int remove(DCArc* arc); 
Removes arc from the list.

int member(DCArc* arc); 
Returns TRUE if the given DCArc is a member of the list.

int mySize(); 
Returns the number of DCArcs in the list.

StringList print(); 
It prints a list of DCArcs in the list.

There is a iterator for DCArcList, called DCArcIter, which returns a DCArc.

15.11.3 Class DCGraph

Class DCGraph, derived from class ParGraph, is an input APEG for DeclustScheduler. It has no explicit constructor.

EGNode* newNode(DataFlowStar*, int); 
Creates a DCNode as an APEG node for DCGraph.

DCNodeList BranchNodes; 
DCNodeList MergeNodes;
These lists store the branch nodes and merge nodes.

int initializeGraph(); 
This protected method initializes the DCGraph. It sets up the lists of branch nodes and merge nodes (BranchNodes, MergeNodes), and the list of initially runnable nodes. We sort these lists by the static levels of the nodes: the branch nodes are sorted by smallest static level first while the merge nodes are sorted by largest static level first. In this method, we also initialize the DCNodes, which includes the detection of the merge nodes that are reachable from the node and the branch nodes reachable to the node.

The remaining methods are all public.

const char* genDCClustName(int type); 
Generate a name for the cluster. If type = 0, we prefix with "ElemDCClust" to represent an elementary cluster. Otherwise, we prefix with "MacroDCClust".

StringList display(); 
Displays the APEG with the lists of initially runnable nodes, the branch nodes, and the merge nodes.

DCNode* intersectNode(DCNode* d1, DCNode* d2, int direction); 
This method returns a merge node with the smallest static level, reachable from both d1 and d2 if direction = 1. If direction = 0, it returns a branch node with the smallest static level, that can reach both d1 and d2 nodes.

DCArcList* traceArcPath(DCNode* branch, DCNode* src, DCNode* dest, int direction); 
This method makes a list of candidate cut-arcs between branch and dest nodes, and returns the pointer to the list. The second argument, src, is an immediate descendant of the branch node on the path to the dest node. If direction = 1, we reverse all arcs and find cut-arcs from dest to branch nodes.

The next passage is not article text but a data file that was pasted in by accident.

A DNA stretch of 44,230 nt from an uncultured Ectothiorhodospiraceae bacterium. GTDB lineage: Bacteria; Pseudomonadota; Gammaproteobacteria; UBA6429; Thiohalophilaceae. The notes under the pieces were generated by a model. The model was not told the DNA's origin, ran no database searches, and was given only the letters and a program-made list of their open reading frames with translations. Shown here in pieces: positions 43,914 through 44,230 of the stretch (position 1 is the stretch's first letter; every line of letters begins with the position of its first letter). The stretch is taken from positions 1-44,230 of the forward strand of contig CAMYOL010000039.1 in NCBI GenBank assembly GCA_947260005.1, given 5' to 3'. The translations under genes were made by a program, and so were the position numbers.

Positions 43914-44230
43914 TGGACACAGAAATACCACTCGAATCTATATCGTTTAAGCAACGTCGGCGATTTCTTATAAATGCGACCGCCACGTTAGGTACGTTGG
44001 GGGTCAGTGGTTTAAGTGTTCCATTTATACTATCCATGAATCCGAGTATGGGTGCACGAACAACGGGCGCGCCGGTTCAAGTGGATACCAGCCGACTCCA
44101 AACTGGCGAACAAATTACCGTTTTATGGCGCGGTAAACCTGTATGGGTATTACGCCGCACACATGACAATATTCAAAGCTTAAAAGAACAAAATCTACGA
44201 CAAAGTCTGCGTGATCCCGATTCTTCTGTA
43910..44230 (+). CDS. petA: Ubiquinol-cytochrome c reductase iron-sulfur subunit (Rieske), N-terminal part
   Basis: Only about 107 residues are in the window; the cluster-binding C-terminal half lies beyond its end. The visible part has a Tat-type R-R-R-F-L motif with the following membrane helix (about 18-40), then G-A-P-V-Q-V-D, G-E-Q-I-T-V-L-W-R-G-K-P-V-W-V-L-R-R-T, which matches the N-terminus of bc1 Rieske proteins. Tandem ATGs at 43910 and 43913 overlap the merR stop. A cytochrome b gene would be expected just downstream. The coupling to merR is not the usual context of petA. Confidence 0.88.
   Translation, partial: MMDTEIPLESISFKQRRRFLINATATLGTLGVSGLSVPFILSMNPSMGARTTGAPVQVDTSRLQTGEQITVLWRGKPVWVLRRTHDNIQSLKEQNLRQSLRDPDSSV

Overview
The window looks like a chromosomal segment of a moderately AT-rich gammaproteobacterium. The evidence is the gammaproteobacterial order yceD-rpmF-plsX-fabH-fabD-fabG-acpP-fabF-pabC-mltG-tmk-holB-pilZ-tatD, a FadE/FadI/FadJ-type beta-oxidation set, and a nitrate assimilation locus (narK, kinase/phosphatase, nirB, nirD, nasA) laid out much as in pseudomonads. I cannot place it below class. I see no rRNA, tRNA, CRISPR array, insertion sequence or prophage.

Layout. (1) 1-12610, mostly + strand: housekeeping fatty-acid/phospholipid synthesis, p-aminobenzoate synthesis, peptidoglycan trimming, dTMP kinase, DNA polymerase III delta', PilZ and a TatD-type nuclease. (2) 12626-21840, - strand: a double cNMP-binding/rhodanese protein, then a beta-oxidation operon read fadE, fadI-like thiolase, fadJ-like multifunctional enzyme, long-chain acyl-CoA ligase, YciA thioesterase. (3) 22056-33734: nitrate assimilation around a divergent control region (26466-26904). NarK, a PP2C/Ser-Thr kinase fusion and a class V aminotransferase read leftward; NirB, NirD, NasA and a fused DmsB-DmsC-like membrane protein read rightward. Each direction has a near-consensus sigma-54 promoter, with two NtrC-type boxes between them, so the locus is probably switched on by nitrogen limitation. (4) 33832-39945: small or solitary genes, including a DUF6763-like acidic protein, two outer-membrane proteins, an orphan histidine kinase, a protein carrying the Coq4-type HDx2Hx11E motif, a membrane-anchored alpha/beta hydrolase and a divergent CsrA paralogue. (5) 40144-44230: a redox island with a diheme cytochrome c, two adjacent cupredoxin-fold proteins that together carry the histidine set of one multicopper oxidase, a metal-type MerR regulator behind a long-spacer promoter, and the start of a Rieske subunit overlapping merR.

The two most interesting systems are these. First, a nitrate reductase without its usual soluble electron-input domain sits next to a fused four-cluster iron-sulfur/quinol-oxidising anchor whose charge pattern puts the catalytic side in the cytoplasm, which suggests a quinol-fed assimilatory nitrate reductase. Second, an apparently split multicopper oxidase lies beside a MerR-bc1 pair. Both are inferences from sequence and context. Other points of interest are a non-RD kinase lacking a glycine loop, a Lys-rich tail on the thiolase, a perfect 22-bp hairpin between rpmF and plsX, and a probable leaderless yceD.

void addCutArc(DCArc* arc); 
This method adds a DCArc to a list of cut-arcs in DCGraph.

void formElemDCClusters(DCClusterList& EClusts); 
In this method, we remove all cut-arcs in the APEG and make each connected component an elementary cluster. The argument EClusts is the list of those elementary clusters. We connect these clusters at the end.

void computeScore(); 
In scheduling stage (3) of the DeclustScheduler, we may want to shift clusters from heavily loaded processors to lightly loaded processors. To prepare this step, we compute the score of top-level clusters in that scheduling phase. The score of a cluster is the number of samples passed to other processors minus the number of samples passed inside the same processor along the cut-arcs within that cluster. The score indicates the cost of shifting a cluster due to communication.

void commProcs(DCCluster* clust, int* procs); 
This method finds processors that clust communicates with. We set the component of the second argument array to 1 if that processor communicates with the cluster.

void copyInfo(); 
Used for saving the scheduling information if the most recent scheduling result is better than the previous ones.

15.11.4 Class DCCluster

Class DCCluster represents a cluster of nodes in the declustering algorithm. There is no protected member in this class. It consists of two DCClusters, called component clusters, to make a hierarchy of clusters. An elementary cluster has NULL component clusters. It is constructed by a one-argument constructor.